Timberlake stays busy during break from group

July 15, 2002|By Jim Abbott | Jim Abbott,SPECIAL TO THE SUN

It has been a summer of transition for Justin Timberlake.

He is working on a solo album, his first material since 'N Sync announced a recording and touring hiatus in the spring. He's also putting his personal life in order after the international media frenzy over his breakup with Britney Spears.

Last week, Liz Smith linked the singer with Janet Jackson, a report that wasn't denied by Timberlake's publicists.

The yet-to-be-titled album, expected to be ready for fall release, was recorded in Orlando, Los Angeles, New York, Philadelphia and Virginia Beach, Va.

Timberlake co-wrote all the songs with a variety of producers, but doesn't want to say much about the album's style.

"It's almost done, and I'm very happy with it," he says.

"I just traveled on my own, and it was good for me to not feel like I was working. The things that have happened for me personally have definitely taken a toll on my heart. It's been really hard for me."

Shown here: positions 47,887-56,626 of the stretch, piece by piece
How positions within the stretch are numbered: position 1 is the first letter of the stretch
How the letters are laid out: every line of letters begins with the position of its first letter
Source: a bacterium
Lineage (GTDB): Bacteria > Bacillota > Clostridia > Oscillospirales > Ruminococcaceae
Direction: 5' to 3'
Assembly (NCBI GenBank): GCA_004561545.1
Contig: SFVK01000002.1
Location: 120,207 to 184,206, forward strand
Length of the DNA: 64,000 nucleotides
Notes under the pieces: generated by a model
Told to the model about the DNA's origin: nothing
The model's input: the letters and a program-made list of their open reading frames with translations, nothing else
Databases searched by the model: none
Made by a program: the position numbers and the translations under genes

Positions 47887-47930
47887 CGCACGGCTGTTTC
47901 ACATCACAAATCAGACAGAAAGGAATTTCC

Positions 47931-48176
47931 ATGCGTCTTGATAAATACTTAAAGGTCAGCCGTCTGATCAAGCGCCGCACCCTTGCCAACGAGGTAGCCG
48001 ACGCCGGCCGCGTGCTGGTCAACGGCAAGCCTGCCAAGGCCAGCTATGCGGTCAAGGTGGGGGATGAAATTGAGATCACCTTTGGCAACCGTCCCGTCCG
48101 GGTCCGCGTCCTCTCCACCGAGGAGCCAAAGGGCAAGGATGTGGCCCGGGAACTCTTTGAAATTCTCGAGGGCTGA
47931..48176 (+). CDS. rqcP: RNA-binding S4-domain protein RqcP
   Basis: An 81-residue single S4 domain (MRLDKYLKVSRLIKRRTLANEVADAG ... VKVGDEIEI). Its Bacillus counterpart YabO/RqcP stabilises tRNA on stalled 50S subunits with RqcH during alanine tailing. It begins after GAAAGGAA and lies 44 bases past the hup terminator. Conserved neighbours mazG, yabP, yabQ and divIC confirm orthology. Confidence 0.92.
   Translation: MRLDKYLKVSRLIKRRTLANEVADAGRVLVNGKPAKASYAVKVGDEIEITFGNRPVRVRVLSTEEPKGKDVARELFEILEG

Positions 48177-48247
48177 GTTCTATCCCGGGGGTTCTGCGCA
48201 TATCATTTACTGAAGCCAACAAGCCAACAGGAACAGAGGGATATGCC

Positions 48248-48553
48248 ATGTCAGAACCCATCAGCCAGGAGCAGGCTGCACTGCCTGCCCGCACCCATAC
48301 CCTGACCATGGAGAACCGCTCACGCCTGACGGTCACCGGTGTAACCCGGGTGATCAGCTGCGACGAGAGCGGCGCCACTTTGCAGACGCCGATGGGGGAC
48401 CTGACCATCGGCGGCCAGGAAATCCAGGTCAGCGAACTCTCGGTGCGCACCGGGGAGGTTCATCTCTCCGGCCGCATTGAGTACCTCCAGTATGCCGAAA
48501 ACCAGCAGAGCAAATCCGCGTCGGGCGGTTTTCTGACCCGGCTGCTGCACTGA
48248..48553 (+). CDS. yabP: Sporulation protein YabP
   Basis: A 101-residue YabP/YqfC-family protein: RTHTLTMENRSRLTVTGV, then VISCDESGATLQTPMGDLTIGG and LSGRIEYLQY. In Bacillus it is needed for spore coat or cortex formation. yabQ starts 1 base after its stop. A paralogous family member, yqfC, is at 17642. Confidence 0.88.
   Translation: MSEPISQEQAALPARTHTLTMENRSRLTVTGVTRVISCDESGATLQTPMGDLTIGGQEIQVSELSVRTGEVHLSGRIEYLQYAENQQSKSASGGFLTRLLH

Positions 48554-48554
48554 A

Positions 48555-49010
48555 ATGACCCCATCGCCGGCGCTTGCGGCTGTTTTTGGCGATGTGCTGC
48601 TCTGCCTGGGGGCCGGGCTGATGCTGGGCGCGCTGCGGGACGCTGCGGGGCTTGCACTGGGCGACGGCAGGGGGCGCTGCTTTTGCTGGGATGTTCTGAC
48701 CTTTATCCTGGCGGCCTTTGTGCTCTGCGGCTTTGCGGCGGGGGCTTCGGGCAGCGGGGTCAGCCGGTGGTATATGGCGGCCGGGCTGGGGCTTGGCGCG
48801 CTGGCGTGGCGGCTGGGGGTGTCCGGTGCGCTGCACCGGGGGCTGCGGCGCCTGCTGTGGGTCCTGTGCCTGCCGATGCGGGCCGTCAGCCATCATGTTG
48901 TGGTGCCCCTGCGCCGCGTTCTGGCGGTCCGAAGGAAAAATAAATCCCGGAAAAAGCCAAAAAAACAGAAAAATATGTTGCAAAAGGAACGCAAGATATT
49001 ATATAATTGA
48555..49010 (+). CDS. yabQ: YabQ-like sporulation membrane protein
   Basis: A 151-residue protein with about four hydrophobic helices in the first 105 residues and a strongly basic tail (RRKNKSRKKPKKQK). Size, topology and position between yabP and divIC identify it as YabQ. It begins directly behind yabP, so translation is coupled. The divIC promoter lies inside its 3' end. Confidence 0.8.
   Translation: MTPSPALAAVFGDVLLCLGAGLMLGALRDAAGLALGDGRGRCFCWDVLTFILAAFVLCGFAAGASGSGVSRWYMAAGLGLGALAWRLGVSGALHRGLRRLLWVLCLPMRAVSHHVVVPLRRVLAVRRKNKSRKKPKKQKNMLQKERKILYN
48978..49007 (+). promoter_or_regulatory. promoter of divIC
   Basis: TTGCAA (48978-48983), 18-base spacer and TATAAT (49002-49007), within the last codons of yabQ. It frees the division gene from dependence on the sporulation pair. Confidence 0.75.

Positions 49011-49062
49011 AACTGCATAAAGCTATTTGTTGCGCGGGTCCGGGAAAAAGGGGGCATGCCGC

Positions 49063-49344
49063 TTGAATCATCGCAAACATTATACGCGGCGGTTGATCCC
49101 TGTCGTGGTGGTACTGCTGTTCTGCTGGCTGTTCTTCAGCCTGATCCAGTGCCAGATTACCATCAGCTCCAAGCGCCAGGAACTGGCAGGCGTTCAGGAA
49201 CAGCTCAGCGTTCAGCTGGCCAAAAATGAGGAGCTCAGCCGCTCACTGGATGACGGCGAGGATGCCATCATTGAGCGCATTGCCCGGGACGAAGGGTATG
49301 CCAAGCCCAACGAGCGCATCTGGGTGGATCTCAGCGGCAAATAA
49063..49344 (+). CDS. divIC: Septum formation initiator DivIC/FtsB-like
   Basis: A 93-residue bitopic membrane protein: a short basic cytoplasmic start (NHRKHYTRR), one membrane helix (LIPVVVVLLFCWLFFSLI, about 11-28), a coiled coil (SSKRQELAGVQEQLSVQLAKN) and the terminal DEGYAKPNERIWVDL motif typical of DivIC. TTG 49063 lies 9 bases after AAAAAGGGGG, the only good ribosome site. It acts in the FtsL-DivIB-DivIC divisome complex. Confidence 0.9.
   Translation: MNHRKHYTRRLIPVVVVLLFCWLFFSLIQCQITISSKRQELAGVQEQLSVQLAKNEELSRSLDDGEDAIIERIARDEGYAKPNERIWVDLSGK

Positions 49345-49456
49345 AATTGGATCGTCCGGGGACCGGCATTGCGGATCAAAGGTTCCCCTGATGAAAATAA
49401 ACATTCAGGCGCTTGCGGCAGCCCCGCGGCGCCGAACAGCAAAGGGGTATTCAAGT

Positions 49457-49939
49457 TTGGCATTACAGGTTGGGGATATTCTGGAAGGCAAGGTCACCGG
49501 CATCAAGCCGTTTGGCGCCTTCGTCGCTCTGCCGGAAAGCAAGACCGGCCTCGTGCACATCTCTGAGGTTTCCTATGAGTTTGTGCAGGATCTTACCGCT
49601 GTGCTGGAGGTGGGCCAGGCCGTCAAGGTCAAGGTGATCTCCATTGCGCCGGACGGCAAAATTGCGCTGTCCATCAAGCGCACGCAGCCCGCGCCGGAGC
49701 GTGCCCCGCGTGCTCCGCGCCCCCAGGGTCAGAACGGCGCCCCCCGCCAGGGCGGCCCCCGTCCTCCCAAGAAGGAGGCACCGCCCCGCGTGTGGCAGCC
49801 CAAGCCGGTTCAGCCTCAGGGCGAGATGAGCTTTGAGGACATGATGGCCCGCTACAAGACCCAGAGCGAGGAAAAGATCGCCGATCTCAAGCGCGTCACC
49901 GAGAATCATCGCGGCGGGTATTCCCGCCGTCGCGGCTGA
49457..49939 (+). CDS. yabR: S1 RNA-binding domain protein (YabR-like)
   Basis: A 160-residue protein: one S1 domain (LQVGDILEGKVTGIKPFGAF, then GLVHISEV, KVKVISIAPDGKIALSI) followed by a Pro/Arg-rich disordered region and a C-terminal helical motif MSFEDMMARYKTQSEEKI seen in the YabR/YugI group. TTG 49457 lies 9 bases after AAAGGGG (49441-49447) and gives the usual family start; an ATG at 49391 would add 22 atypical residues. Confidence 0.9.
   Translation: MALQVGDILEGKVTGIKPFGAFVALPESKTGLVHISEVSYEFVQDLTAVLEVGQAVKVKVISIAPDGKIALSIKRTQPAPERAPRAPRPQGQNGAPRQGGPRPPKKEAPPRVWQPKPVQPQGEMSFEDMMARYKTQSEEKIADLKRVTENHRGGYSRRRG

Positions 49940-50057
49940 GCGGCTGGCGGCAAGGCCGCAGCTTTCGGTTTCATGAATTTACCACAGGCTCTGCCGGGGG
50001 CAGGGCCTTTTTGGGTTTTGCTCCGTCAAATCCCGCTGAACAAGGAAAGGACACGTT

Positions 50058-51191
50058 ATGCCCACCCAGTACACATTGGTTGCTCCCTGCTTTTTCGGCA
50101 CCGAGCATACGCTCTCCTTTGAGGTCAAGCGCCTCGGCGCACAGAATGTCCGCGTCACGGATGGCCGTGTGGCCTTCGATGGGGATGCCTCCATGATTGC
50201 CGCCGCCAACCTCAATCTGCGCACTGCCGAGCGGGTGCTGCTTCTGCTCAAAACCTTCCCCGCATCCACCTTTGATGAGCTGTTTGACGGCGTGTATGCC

Timberlake will reunite with 'N Sync members Joey Fatone, Lance Bass, Chris Kirkpatrick and JC Chasez for the group's annual Challenge for the Children celebrity benefit weekend July 26-28 at the TD Waterhouse Centre in Orlando.

Entertainers and athletes including Aaron Carter, Brian McKnight, Shannon Elizabeth, Antawn Jamison and Warren Sapp will participate in a scavenger hunt, "skills challenge" and celebrity basketball game. Proceeds benefit organizations that support children's causes ranging from educational issues to pediatric AIDS, adoption, foster care, alcohol and drug prevention programs.

Timberlake, 21, says that feedback from 'N Sync's charity work is rewarding, particularly after recent gossip about his personal life.

"It's tough when the tabloids want to print something that's not true, especially when you're going through a hard time about something that meant so much to you."

He adds that his new music has been "the most therapeutic thing I've had."

"When you see a therapist, people basically talk their problems out with a neutral party. That's kind of the way I look at my music. It's a neutral partner, and I get to say everything that's on my mind to myself and get it off my chest."

Jim Abbott is pop music critic for the Orlando Sentinel, a Tribune Publishing newspaper.

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